The Last 1953 Corvette
Story and Photography by David W. Temple
Chevrolet’s Corvette has been with us for over 60 years. Clearly the Corvette has retained its popularity with sports car enthusiasts, hence its longevity. As practically all Corvette enthusiasts know, this fiberglass car almost did not survive beyond its first three years of production. It was almost dropped again with the agreement passed in 1957 in which the members of the Auto Manufacturers Association passed a ban on factory-backed promotion of racing and performance. Despite this inconvenience, Bill Mitchell continued to develop the car in secret, risking his career to keep the Corvette in production. The Corvette had to be put on life support from time to time.
Today, the history of the Corvette only adds to its appeal among collectors, though obviously some models are more treasured than others. The first model-year version– the 1953 (of which only 300 were built) – is among the most desired. When a ’53 Corvette is offered for sale or displayed at a car show, the question asked first by knowledgeable types is, “What number is it?” The oldest known surviving Corvette, number three or E53F 001003, sold for $1 million at Barrett-Jackson in 2006. Number one is evidently no longer in existence, though rumors to the contrary persist about it. Incidentally, number two was tested and rebuilt by GM– so much so that it was “phased out” of existence over time, piece by piece, so little if any of the original car remains. Then there is the case of the “Last Stingray.” That 1967 model sold for $660,000. First, last and oldest obviously have much meaning to Corvette fans.
Essentially, the first 300 cars were pilot line cars with various changes made during the run. Even the way the fiberglass body parts were made changed a couple of times. Early cars did not receive the intended wheel covers because the tooling was not quite ready– so they had to be equipped with the Bel Air type. Because of all the improvements made during 1953, Corvette number one and Corvette number 300 were not entirely alike. As production progressed on the 1953 Corvettes, GM personnel got much more proficient at forming and assembling fiberglass components. By 1954, the bodies were of sufficient quality that colors other than Polo White (which helped conceal to some extent the rough body work) were offered.
Production of the Corvette began at the end of June 1953. Car number one was equipped with Bel Air wheel covers as were several others which followed. By the time the last of the 1953s were built, a number of changes had been ordered by GM. Corvette number 300 was certainly superior to number 1 though at a glance they seemed to be the same.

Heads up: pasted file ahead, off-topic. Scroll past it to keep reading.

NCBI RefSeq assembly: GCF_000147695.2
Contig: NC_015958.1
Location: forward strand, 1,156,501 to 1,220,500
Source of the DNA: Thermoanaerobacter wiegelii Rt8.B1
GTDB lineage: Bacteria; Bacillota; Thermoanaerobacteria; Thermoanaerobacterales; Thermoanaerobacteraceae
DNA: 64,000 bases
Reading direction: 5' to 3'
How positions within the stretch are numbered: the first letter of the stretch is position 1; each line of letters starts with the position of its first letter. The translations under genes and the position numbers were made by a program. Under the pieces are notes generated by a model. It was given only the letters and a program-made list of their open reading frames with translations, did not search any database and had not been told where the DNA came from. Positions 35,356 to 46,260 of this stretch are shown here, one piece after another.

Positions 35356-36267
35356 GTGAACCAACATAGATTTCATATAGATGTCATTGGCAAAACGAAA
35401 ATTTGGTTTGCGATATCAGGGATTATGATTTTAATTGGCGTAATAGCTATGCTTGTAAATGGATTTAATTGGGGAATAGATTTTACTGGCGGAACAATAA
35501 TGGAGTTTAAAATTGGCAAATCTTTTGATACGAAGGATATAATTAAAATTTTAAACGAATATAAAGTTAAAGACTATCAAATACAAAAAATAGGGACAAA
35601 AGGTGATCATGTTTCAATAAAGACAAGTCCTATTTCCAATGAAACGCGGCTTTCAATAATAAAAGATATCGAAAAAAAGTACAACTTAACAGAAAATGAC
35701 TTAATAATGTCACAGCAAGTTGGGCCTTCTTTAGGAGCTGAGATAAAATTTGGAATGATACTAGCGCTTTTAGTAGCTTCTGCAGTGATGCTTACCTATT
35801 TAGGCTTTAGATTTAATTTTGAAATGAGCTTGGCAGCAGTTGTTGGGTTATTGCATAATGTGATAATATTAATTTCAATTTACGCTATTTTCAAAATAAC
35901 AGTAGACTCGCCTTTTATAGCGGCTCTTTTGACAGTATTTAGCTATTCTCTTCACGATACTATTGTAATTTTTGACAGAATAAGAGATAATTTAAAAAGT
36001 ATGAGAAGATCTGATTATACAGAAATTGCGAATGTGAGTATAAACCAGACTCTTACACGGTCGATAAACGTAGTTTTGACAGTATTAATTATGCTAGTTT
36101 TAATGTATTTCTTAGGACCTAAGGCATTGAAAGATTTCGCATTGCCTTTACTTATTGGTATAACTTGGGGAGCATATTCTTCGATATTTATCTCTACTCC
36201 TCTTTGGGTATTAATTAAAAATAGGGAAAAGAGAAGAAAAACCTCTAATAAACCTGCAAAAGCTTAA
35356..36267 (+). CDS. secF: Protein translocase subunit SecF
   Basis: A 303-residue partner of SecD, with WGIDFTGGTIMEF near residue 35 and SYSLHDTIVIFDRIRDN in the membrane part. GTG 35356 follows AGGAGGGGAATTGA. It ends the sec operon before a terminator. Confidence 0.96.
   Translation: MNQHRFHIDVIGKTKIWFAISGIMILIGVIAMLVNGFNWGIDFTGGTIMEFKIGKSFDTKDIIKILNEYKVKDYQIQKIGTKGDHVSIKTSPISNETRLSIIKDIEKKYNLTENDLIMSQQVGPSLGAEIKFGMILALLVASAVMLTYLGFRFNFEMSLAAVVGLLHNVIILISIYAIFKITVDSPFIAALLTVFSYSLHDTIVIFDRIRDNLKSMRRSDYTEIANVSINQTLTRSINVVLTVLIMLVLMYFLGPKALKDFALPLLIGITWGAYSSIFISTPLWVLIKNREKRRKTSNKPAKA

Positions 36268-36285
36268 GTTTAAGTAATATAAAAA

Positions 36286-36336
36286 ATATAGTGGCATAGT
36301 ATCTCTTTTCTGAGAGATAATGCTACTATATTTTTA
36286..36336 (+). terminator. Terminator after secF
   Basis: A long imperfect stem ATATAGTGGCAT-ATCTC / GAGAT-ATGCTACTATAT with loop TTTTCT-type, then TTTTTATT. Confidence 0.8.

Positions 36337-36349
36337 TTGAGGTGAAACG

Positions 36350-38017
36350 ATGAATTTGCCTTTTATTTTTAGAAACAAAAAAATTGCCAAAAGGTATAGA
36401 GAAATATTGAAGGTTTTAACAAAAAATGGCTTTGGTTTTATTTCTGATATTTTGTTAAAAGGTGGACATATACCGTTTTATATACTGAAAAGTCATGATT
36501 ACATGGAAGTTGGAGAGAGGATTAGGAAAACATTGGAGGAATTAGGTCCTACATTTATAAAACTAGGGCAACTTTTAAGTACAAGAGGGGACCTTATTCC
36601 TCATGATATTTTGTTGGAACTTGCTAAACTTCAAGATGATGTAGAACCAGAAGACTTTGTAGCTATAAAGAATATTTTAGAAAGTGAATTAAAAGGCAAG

Road test reports regarding the 1953 Corvette were generally favorable. Motor Trend judged the Corvette to be “an exciting car to drive” but noted it would “barely nose out an average [Buick] Century on an unobstructed freeway.” The ’Vette’s top speed was found to be approximately 108 mph. However, the lack of roll up windows and other conveniences reduced the car’s appeal. Quality control was another problem. Panel fit was generally poor and stress cracks appeared fairly quickly. The price tag of $3,490 was certainly on the high side and although that was the official base price, in reality the so-called “optional” AM-radio and heater was mandatory equipment! In reality, the base price was $3,734. This was at a time when a 1953 Bel Air convertible could be bought for $2,100 – $2,200! At the end of the 1953 model year over 180 of the 300 ’Vettes assembled remained unsold. This did not alarm GM because so many of the cars were being used for special dealer displays to draw people into showrooms.
Today, the 1953 Corvette is judged on its rarity as well as its great styling as it has been for many years. The long-time popularity of the ’53 has left approximately 200 of these cars still in existence– including number 300– which is our feature car. It is currently owned by a collector in the Houston, TX area.
This Corvette was originally sold to a prominent physician who reportedly loved the car, but disliked the color and immediately painted it black. After keeping it for several years he sold it to a policeman. By 1971 the car had been purchased by another owner who advertised it for sale in the 1953-55 Vintage Corvette Club of America newsletter. The car appeared in the newsletter looking tidy, and back in its original exterior color.
The car was purchased by a doctor in Florida in 1984. He had a body-off-frame restoration performed on it by Corvette Specialists Sara Blake and Joe Meyer. Upon completion, the car was shown around the country and it won virtually every award that could be attained. In 1998 the 300th production Corvette was sold to its current owner and soon thereafter it was freshened by Corvette Specialist Naber’s Motors of Houston. Finally, due to some crazing of the exterior paint, the car was completely redone in 2006 by 1953-55 Master Judge and Restorer, Steve Newsome. This Corvette has had an incredibly fortunate history with not one panel on the body ever being damaged. It was a two-time “Bloomington Gold Special Collection” car as well as a Bloomington Gold Hall of Fame Inductee– both uncommon honors. Furthermore, it was part of the General Motors “World of Motion” exhibit at Disney World some years ago.
Perhaps the last 1953 Corvette was and still is the best of its kind.